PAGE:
"I Love Publishing in New Magazines"
Michael Martone is a professor at the creative writing program at the University of Alabama. He has published eight works of fiction, including The Blue Guide to Indiana and Double Wide: Collected Fiction of Michael Martone, as well as several works of nonfiction. He has also edited numerous anthologies. His most recent work, titled Michael Martone and originally written as a series of contributor's notes for various publications, is an investigation of form and autobiography.
Interview by Becky Tuch
Do you remember the first story you had accepted in a literary magazine? Which literary magazine was it?
Yes. It was a story titled “Story Problems,” and it was published in a magazine, now long gone, called Mississippi Valley Review at Western Illinois State.
What was the feeling of your first story acceptance like?
That was a long time ago, 1979, but I imagine it is like the feeling I have when I get a story accepted now. I am most happy to make contact with an editor, a reader who wants to talk about what he or she has read.
Did any editors help shape your stories before publication? How did you learn from the process?
Not much. The conversations always have been more on the project level as opposed to the individual stories. When I was doing my contributor’s notes pieces I would have to work with the editors to have them see a way to publish the pieces in the contributors’ notes section of the mag. And many finally agreed.
I do want to mention some fine editors I’ve worked with such as David Hamilton at Iowa Review and Michael Koch at Epoch, and Rob Wilson at North American Review. As well as the folks at Colorado Review and Mid-American Reviw. But those are long term editors so I had long relationships with them.
I also value very much the relationships that I had with the many grad student run mags who have yearly staff changes. Indiana Review, Sycamore Review, Columbia Review, Sonora Review, etc. But really there are so many different magazines and different kinds of interactions with them.
Do you have any stories that were rejected many times, to go on to be accepted somewhere?
O my yes. Many. And strangely the ones I like the most are routinely the ones that take the longest.
Were you an avid lit-mag submitter, or have you been primarily focused on novel writing?
I have never written a nnnnnnovel. I love magazines publishing. I publish as much as I can and everywhere I can. I don’t have too much of a hierarchy of magazines or for my publishing in them. To me they are all different and interesting in different and interesting ways.
What do you think is a major reason people don't read literary magazines?
I think people do. I don’t think it is many. So I guess your question is why do more people submit to magazines than read them? Maybe? Not sure why many writers don’t read the magazine they want to be published in. But I suspect that a lot of writers are not so much interested in even what they write. That is, what really is going on here is the construction of this thing called an author.
The stories, the words, are at the service to the signature, the brand. That is to say many people may buy The Corrections or Freedom but fewer will read it. The purchase is enough to increase the Franzen Brand as is one or two designated readers writing reviews. We do read the reviews and feel we know the book, that we have read the book, having read the reviews. From Franzen’s point of view (though I don’t mean to make him a special case just the most recent) the real work, the important work is getting his picture on Time’s cover.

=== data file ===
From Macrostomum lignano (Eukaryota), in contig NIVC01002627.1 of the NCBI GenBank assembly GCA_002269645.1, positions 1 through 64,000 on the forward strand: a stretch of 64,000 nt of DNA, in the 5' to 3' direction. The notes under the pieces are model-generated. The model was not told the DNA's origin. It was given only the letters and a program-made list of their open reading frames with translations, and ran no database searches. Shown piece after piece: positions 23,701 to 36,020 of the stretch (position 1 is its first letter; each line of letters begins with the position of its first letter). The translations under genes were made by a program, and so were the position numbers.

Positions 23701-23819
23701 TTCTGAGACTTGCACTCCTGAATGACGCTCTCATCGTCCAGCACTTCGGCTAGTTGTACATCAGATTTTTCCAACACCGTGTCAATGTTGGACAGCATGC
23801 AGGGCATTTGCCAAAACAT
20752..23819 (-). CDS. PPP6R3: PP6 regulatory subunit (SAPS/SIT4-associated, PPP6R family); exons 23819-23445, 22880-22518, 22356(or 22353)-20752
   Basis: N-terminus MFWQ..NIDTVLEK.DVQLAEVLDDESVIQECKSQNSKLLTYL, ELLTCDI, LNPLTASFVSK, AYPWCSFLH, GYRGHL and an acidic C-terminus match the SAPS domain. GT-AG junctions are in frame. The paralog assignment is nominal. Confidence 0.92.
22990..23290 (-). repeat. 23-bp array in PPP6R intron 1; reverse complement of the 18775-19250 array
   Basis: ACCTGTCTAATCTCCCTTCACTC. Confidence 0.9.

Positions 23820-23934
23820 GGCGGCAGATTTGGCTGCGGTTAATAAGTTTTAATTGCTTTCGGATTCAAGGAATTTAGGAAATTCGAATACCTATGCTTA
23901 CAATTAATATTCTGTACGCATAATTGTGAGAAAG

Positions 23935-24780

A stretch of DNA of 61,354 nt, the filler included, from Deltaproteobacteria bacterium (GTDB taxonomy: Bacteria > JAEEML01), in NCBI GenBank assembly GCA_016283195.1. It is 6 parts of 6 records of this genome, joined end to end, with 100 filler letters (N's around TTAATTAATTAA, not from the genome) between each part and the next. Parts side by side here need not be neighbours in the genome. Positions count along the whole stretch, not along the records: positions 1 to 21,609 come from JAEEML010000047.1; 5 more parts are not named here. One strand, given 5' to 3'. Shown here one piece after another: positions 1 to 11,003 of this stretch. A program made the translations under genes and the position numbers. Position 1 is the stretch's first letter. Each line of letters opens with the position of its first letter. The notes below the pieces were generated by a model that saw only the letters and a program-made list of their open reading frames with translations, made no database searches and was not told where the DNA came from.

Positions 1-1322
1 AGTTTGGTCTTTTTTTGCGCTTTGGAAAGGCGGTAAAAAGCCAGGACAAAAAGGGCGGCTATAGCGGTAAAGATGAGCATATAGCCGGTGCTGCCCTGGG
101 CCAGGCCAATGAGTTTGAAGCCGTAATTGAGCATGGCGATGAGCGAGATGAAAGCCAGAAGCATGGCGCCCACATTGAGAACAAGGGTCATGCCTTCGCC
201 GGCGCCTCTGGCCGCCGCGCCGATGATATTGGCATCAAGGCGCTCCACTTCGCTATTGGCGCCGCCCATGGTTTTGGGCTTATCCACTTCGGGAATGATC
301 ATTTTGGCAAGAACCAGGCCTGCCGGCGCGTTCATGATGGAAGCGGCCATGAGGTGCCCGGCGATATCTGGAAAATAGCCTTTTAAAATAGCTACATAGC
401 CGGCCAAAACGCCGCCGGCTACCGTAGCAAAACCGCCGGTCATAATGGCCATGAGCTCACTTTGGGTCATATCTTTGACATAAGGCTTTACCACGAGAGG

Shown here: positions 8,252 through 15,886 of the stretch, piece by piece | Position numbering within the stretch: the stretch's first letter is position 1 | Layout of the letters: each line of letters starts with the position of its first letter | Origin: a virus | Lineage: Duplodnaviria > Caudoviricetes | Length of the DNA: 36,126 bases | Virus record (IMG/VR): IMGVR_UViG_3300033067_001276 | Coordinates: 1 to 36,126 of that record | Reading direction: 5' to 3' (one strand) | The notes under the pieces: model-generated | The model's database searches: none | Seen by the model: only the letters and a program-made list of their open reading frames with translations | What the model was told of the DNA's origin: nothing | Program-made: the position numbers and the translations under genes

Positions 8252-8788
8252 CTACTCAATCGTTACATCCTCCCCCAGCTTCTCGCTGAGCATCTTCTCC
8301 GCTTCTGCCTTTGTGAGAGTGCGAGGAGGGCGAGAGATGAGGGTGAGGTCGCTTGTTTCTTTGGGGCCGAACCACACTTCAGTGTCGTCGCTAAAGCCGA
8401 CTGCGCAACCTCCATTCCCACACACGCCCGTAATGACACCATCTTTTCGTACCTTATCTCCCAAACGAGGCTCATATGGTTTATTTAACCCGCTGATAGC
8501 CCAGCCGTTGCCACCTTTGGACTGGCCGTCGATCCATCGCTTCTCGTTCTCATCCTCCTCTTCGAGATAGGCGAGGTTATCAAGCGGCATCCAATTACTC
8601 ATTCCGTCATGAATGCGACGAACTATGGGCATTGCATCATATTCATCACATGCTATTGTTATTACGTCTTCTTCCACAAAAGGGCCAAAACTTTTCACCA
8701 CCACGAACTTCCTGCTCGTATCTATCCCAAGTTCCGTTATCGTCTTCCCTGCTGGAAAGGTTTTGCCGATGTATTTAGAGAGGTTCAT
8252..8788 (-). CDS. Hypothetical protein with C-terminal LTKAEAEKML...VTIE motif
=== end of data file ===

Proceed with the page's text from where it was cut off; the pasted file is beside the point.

Am I a name writer? Interesting question. The reader knows the face, knows the name. That is the real work going on here. One must write the books, the words, but very few really have to read them and one can still be a name author, a famous author. And it is the famous part that is important to a lot of people.
Is there one lit mag that you would still really like to be published in? (Or does that need go away, once you publish novels and longer works?)
I don’t have a fetish object magazine. And I don’t really see publishing in mags as a competition. I am not playing a game to “crack” a magazine’s code to be published. I see it as community building, building collectives of people. I guess I love publishing in new magazines. So those are ones I want to be published in, the ones not even in existence yet. I don’t aspire so much after magazines after they have made a name for themselves. Instead I want, through my contribution, to help make a name for the magazine.
Are there any lit mags out there that you really admire?
Again, not into hierarchies here. This one not better than that one. I admire the passion, dedication, innovation, desire, savvy, innocence, pluck, fun, etc present in all such endeavors in varying degrees. Again, the way I look at it isn’t so much a transaction—I am not selling something to a magazine that wants to buy. Both the magazine and I are working together, collaboratively to create a cultural object. I am not, and my stories are not raw material that a magazine finishes. I am a contributor to a larger thing and the magazines contribute too.
Becky Tuch is the founding editor of The Review Review.